I use a modified version of the Gamestate Management sample as a starting point for all my XNA projects, whichever platform I'm working on at the time. I found the Phone 7 version of the sample to be very useful, although in its current incarnation, it doesn't quite push the tombstoning quite far enough.

I changed the sample to recognise the right startup event for restoring state upon re-activation. There's a handy table in the Tombstoning in WP7 Games article. The Gamestate sample does not check the PhoneApplicationService.Current.StartupMode property, and instead attempts to restore from a tombstoned state every time the game is run. To avoid this, we simply need to add a check in Game.cs as follows:

Replace:

// attempt to deserialize the screen manager from disk. if that
// fails, we add our default screens.
if (!screenManager.DeserializeState())
{
// Activate the first screens.
screenManager.AddScreen(new BackgroundScreen(), null);
screenManager.AddScreen(new MainMenuScreen(), null);
}

With:

// attempt to deserialize the screen manager from disk. if that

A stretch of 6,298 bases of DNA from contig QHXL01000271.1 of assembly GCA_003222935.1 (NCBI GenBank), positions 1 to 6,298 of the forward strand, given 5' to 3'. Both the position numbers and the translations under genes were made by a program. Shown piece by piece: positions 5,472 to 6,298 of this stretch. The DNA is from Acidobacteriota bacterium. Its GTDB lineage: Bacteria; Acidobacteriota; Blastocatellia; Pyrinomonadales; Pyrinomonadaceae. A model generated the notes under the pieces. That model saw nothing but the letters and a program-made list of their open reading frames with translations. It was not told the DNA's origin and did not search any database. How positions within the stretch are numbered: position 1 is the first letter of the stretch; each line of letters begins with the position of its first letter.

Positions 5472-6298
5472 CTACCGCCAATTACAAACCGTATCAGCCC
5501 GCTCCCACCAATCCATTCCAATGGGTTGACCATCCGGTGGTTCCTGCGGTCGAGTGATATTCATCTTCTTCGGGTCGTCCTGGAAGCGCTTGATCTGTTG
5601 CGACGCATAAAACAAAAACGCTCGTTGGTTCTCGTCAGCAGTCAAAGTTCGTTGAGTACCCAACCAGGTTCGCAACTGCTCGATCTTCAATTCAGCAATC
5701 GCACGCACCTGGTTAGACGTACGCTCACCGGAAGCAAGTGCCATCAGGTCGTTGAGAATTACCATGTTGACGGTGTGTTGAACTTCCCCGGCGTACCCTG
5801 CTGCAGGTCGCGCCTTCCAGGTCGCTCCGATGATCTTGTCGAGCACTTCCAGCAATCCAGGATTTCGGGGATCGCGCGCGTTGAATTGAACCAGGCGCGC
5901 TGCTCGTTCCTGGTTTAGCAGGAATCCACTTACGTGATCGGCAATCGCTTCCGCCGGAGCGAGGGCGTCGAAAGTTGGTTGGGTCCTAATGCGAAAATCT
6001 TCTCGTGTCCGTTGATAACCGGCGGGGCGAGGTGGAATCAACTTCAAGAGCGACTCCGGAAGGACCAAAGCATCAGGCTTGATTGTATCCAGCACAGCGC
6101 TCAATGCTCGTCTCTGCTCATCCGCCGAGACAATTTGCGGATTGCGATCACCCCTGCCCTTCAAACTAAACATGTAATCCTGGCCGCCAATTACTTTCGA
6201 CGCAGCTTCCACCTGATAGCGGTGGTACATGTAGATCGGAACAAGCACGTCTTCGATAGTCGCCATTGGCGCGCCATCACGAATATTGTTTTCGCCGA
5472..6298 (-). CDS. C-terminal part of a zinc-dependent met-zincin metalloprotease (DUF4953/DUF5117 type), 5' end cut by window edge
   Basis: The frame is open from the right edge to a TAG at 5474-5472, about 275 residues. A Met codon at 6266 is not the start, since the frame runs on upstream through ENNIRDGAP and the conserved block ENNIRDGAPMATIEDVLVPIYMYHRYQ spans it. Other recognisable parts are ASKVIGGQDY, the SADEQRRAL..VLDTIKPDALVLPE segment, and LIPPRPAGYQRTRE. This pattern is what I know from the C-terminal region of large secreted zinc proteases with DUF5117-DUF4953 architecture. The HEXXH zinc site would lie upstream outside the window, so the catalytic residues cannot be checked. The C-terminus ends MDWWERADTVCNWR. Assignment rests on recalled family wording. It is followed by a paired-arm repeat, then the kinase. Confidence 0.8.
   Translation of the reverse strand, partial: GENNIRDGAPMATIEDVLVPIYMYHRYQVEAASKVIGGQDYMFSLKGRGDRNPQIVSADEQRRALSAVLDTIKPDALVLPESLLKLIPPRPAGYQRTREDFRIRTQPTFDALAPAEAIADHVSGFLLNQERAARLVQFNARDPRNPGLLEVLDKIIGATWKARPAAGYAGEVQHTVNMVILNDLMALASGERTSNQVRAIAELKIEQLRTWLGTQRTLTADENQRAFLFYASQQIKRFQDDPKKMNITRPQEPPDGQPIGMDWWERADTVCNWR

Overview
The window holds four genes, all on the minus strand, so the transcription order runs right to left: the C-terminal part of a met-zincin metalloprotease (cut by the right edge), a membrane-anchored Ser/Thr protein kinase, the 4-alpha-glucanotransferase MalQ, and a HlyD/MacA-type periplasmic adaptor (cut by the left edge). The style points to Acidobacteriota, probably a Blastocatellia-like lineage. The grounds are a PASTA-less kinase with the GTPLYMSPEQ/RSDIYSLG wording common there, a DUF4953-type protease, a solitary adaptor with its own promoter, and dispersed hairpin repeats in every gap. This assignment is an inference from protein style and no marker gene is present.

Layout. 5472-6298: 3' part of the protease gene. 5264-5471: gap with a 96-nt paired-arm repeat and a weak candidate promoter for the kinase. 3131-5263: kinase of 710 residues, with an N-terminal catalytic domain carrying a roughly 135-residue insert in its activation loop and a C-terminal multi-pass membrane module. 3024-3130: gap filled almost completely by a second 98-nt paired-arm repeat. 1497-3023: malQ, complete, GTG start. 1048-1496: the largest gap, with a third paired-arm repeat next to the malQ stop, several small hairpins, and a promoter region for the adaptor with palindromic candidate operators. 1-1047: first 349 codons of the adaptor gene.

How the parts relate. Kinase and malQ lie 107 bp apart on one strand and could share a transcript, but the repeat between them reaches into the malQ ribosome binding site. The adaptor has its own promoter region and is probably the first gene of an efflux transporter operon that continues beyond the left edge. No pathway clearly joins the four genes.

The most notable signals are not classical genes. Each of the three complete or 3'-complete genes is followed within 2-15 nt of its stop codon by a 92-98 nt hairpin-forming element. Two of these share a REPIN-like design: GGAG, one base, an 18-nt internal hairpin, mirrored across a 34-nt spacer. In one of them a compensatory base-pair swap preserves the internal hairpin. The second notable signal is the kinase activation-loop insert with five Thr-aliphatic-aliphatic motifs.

// fails, we add our default screens.
bool deserialized = true;

if (PhoneApplicationService.Current.StartupMode == StartupMode.Activate)
{
if (!screenManager.DeserializeState())
{
deserialized = false;
}
}
else
{
deserialized = false;
}

if (!deserialized)
{
screenManager.AddScreen(new BackgroundScreen(), null);
screenManager.AddScreen(new MainMenuScreen(), null);
}

You'll need to add a reference to Microsoft.Phone, and also System.Windows (the latter is required for the IApplicationService interface). You'll then need to add the corresponding using statement in Game.cs:

using Microsoft.Phone.Shell;

Great! now the Gamestate sample will only attempt to restore from a tombstoned state upon re-activation, not starting afresh. Now onto the tricky stuff.